Embodied Wisdom & Training

Hello friends,

I’ve recently returned from nearly three weeks training in Hawaii in the advanced practices of Hatha and Tantric wisdom, practice and purification. I do a retreat annually, though my heart has longed to go deeper in a more formal training for some years. This in-depth training was the perfect opportunity to really submerge myself into the spiritual waters!

 
Acquire this knowledge by approaching a guru, or spiritual teacher, with humility, service, and questions. Having seen the truth, a realized soul can enlighten you. Knowing that truth you will never again fall into illusion and will learn to see all beings as one.
— The Bhagavad Gita
 
Photographer unknown

Photographer unknown

One point that was highlighted in this training was the difference between jnana and vijnana.

Jnana is loosely translated as “knowledge”, while vijnana is an “experience of awareness” or “intuition” that arises from jnana. Another way to think about it: jnana is something you intellectually know, while vijnana is something you have experienced. If someone tells me how to drive a car manually, I will know the instructions, but until I practice it, I will not have the experience of this knowledge. Our practice is somewhat like this. We are constantly transforming jnana into vijnana; when we do this, knowledge becomes embodied wisdom. That is the place we can aspire to learn and share from.

My teacher Charu is a humble guide, who serves humanity through his wisdom and heart-centered teaching. We often joked about how Shiva and Ganesh are not yoga alliance certified. (To be clear, this training did meet YA certification requirements, if only as a practicality for those concerned with the Western yoga model). All of these trainings are opportunities for growth, but the popularity of yoga has turned them into solely into money making vehicles for teachers and organizations. Traditionally, Yoga was passed through guru parampara, from teacher to student through the lineage with integrity. It takes time and dedication to truly practice in this way and our Western minds can become very impatient. We want enlightenment yesterday! It seems the Western yoga model values ego over wisdom. (We see this in the popularity of asana teachers with shiny Instagrams, and yet some of the most authentic teachers out there have a fraction of their “following” online or in person). Regardless of this, I believe everyone serves a place and a purpose on our planet. It is not that our model is wrong, it is perhaps incomplete.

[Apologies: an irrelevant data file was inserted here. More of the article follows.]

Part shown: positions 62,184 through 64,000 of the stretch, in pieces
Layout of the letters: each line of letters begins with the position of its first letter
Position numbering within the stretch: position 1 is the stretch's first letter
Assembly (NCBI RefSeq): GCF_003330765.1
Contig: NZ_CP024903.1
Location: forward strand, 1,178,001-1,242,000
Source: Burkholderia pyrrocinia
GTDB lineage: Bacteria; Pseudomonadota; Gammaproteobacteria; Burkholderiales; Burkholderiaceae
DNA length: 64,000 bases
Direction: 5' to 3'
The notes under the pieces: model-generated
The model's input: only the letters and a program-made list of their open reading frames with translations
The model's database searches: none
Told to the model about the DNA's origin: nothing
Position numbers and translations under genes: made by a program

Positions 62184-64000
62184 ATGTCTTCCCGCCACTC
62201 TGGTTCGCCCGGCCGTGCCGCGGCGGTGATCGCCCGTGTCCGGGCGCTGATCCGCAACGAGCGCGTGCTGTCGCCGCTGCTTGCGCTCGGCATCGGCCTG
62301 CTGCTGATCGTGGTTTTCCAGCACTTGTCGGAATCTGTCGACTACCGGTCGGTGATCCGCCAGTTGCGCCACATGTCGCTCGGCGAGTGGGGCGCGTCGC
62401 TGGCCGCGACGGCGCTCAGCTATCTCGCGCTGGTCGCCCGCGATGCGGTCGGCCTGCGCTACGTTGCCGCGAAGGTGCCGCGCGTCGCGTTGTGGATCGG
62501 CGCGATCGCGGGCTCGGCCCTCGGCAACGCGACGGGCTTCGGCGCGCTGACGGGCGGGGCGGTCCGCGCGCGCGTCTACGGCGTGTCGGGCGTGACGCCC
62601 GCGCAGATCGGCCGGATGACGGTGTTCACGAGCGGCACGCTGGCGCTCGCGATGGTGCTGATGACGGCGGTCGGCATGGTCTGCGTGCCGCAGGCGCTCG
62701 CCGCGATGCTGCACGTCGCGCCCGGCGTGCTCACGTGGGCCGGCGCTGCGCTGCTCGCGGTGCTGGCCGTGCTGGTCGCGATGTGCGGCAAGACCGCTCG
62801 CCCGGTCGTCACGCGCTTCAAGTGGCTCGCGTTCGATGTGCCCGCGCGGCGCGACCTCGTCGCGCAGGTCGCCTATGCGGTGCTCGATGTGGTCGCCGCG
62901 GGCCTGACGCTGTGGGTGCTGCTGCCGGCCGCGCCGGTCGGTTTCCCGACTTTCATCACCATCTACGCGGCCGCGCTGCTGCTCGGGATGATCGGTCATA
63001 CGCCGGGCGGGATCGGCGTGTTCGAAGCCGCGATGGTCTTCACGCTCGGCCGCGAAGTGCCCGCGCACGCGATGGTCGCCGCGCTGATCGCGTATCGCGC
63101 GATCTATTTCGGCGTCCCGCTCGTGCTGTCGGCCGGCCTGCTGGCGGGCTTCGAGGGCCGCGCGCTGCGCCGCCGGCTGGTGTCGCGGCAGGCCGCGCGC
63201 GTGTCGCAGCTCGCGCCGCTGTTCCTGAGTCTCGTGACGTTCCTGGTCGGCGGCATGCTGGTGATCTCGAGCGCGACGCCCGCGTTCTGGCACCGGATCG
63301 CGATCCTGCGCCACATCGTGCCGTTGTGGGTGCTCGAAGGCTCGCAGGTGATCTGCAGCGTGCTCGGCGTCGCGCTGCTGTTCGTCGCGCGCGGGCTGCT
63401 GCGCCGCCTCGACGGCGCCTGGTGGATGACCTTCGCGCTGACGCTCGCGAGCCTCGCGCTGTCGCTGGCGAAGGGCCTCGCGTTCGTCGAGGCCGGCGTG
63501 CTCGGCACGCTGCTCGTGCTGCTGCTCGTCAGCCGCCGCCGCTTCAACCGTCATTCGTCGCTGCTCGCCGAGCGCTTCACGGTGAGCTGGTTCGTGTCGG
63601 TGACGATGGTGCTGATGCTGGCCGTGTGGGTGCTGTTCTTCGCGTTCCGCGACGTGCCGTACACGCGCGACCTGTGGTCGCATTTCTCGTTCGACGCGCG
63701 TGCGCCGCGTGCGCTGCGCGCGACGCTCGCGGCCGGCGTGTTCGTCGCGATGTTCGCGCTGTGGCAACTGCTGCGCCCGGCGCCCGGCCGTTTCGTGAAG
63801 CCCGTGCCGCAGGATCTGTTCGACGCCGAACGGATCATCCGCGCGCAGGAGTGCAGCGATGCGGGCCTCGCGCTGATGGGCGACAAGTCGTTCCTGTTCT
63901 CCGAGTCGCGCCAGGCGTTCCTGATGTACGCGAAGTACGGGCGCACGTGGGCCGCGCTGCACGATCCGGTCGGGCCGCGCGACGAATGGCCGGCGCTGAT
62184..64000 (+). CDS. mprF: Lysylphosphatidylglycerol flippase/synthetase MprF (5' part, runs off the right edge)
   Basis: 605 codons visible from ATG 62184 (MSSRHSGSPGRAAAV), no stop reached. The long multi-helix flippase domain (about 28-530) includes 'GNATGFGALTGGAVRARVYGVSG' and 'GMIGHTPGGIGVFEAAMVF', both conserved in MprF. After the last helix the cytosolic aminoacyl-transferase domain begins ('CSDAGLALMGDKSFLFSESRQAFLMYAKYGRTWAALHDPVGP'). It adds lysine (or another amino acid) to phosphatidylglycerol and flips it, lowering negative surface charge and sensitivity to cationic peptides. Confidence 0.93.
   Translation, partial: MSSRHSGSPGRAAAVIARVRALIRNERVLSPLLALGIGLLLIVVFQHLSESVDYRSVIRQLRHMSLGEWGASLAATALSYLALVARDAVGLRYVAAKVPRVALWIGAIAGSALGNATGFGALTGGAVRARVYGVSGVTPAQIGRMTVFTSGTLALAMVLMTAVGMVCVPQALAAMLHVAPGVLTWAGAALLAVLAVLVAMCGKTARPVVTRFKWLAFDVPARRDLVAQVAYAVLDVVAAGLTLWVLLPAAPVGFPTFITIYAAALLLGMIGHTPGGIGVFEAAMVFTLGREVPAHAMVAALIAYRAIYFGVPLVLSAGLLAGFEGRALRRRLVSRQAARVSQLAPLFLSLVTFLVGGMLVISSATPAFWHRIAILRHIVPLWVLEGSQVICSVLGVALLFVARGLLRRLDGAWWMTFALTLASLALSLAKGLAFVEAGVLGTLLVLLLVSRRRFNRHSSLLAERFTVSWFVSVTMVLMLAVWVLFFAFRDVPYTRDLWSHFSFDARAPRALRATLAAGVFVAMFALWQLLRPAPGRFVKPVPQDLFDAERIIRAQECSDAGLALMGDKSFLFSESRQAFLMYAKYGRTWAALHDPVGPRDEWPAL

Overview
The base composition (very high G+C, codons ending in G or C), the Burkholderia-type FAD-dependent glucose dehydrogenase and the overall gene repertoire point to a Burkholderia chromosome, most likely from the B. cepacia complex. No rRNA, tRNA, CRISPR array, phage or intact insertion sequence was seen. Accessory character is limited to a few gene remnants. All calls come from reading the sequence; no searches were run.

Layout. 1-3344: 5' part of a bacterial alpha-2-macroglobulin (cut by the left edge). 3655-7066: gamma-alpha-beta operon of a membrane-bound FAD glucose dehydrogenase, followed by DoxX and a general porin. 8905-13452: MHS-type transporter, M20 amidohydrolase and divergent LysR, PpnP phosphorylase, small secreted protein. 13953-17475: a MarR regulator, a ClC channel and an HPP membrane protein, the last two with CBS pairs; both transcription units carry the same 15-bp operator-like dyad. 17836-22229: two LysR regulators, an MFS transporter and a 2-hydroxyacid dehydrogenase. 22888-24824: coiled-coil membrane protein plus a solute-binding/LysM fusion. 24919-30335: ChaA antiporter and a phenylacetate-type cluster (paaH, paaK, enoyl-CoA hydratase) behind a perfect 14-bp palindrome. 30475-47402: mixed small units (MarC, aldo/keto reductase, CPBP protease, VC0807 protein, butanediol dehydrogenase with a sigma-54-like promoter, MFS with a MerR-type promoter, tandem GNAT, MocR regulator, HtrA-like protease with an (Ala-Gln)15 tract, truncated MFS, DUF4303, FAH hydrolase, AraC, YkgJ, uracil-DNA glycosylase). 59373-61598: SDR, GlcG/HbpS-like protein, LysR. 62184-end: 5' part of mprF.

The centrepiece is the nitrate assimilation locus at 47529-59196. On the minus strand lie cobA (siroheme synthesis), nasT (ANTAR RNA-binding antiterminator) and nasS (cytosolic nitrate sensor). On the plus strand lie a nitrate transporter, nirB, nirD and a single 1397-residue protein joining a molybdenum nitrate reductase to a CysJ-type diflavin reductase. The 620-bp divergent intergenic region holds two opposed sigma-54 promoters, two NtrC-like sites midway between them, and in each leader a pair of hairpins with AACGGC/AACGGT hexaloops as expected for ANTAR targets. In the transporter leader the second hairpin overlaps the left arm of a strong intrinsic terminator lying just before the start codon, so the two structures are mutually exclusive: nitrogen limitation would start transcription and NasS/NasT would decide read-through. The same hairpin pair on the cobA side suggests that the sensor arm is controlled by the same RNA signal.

For seekers of authentic practice, we must have patience and connect with a teacher who has walked the path before us for many years. Their embodied wisdom allows us to go deeper and we receive transmissions simply from being in their presence. As the saying goes, “When the student is ready, the teacher appears”. *The paradox in seeking is that we already have the innate wisdom and perfection of divinity within us. Any form of guru-ism is perilous because it immediately sends us back into duality. The religious (and capitalist) model of seeing another being as more holy/pure/better than ourselves is outdated and denies the holiness (whole-ness) that we already are. To practice non-dual tantra (continuity; expansion of conscious), we must recognize the guru as a mirror. A true teacher is not “teaching” us at all, they are a reflection of our wholeness. The real meaning of “guru” is to serve humanity in this way. A teacher helps us blossom the lotus in our hearts that is already there, though perhaps covered in mud.

I do sincerely look forward to sharing some of these practices and wisdom with you in my own way! I will soon release an online immersion centered around sankalpa, yogic intention for the new year. As always, feel free to reach out if you have any questions!

In heart,

Kat

YogaKatherine MillsComment